It has become apparent that the current Ethiopian government has decided to lease out vast fertile farmlands to foreign governments and multinational corporations in Gambella, Oromia, Southern Nations, Nationalities and People and Benishangul-Gumuz regions in Ethiopia. Further negotiations are underway in other regions of the country, the terms of contracts in all cases remain secret, and without consultation and compensation to indigenous people who have lived there for generations. The government claims it is signing these deals for economic growth and development in a country that have been largely dependent on international food aid and assistance.

This trend of rush to lease out farmlands to foreign governments and multinational corporations without consultation and Petition signed by 400 people of a local community in Ethiopia who say they have been evicted without compensation from lands taken over for foreign investors (Source: VOA) compensation in our view, does not serve the purpose and desire to support agricultural sector and improve agricultural productivity, alleviate poverty and increase economic growth as advocated by the Ethiopian authorities. Instead, we fear that the policy will evict the majority small farmland owners, deprive many populations’ access to farmlands and result in a massive increase in destitution, overcrowding in urban areas, crimes and potential instability in a region with fragile political, economic and social institutions.

In the past, the current government has maintained its strong position on land ownership in accordance with the constitution and the Charter of Transitional Government of Ethiopia. The state control and ownership of farmlands maintained by the current regime many believe was a continuation of land ownership of the previous regime in accordance with the 1975 land Reform and Proclamation.

However, the current Ethiopian government’s sudden change of land lease policy and direction in relations to land ownership and in particularly, the shift to lease huge fertile farmlands to foreign governments and multinational corporations could only worsen the situation of small farmland households and restricts them access to essential economic assets. This calls for assessment and policy revision to improve processes, implementation and preliminary studies that led to signing and implementation of land lease contracts with foreign governments and multinational companies to save the fragile natural environment and ecological system.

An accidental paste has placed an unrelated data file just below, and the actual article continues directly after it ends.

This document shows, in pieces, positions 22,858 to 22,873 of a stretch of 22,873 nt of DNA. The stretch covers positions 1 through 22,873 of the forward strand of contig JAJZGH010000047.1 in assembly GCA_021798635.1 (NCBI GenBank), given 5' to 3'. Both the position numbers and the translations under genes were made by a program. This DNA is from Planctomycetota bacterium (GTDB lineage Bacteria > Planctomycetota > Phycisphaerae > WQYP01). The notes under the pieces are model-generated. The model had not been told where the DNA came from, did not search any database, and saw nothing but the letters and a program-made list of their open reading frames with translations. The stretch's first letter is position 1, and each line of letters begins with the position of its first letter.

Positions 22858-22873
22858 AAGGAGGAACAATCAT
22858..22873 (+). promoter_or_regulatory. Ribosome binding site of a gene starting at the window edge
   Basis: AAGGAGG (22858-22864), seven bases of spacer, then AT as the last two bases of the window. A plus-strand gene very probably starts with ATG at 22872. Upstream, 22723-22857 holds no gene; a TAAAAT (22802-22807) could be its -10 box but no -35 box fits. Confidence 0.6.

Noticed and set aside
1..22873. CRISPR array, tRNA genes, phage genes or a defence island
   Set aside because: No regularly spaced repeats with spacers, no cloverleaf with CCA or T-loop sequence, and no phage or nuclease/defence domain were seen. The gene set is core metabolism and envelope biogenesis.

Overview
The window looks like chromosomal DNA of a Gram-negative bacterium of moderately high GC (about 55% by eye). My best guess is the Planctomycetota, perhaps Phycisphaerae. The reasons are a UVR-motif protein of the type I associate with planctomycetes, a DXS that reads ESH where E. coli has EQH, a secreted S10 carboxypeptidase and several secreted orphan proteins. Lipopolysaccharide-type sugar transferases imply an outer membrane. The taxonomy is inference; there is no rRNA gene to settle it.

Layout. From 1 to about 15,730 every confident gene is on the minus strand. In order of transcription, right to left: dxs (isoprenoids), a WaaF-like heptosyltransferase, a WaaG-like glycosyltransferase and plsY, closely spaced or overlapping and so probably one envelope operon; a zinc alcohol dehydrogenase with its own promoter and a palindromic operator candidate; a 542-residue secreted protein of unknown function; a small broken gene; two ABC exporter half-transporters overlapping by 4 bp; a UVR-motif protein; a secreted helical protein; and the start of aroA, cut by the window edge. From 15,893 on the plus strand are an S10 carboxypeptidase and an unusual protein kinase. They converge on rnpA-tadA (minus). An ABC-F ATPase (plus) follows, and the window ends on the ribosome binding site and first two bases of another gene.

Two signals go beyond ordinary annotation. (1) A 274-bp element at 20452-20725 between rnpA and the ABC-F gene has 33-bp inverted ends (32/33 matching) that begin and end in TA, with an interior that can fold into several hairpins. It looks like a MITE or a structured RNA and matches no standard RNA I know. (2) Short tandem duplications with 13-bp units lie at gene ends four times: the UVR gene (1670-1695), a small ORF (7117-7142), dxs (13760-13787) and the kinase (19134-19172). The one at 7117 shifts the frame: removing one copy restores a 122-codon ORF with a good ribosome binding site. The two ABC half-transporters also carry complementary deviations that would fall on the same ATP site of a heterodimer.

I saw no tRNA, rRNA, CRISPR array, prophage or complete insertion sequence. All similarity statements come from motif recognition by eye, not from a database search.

Believing that the rush for land lease policy amid increase in Ethiopian population who require farmlands in the future would undermine any economic growth and development so far achieved we:

  • Appeal to all Ethiopians from all walks of life and political affiliations to consider their stands on the land lease policy of the government in the interest of stability, sustainable economic growth and development in the country;
  • Require the authorities and officials involve critically investigate and revise the processes, systems and economic and social costs of long farmlands lease;
  • Recommend federal authorities and respective regional administrations to take necessary and appropriate steps to halt all multinational companies operations and revise terms of lease contracts to involve indigenous people whose lands are affected, prominent individuals and organisations to highlight major issues surrounding the long-term land lease programmes;
  • Require Ethiopian people both in the government and in opposition to pay attention and understand the long-term consequences of the government farmlands lease policy upon the live and livelihood of the Ethiopian public whose survival depends on access to farmlands;
  • Call upon the authorities and officials to be transparent and accountable to their citizens by accurately releasing essential information of contracts documents and any studies conducted that includes indigenous people whose lands are affected in arriving at various land lease contracts and their subsequent implementations so that the citizens remain informed of important issues affecting their lives;
  • Call upon the Ethiopians at home and abroad to take note of consequences of long-term leases of farmlands to foreign governments and companies including its potential to undermine the future existence of Ethiopian people who entirely depend on agricultural food production now and for future generations;
  • Require the international, community, organisations and individuals concerned with the rapid land lease policy in Ethiopia to put pressure on the authorities to halt the implementation of contracts underway and open up constructive debate on land lease policy in the country;
  • Hold the companies accountable for damage they have brought upon the environment and the indigenous people affected;

For further details and information, please contact

Nyikaw Ochalla
Director,
Anywaa Survival Organisation (ASO)
Send your comments to: ochalla@hotmail.com

 

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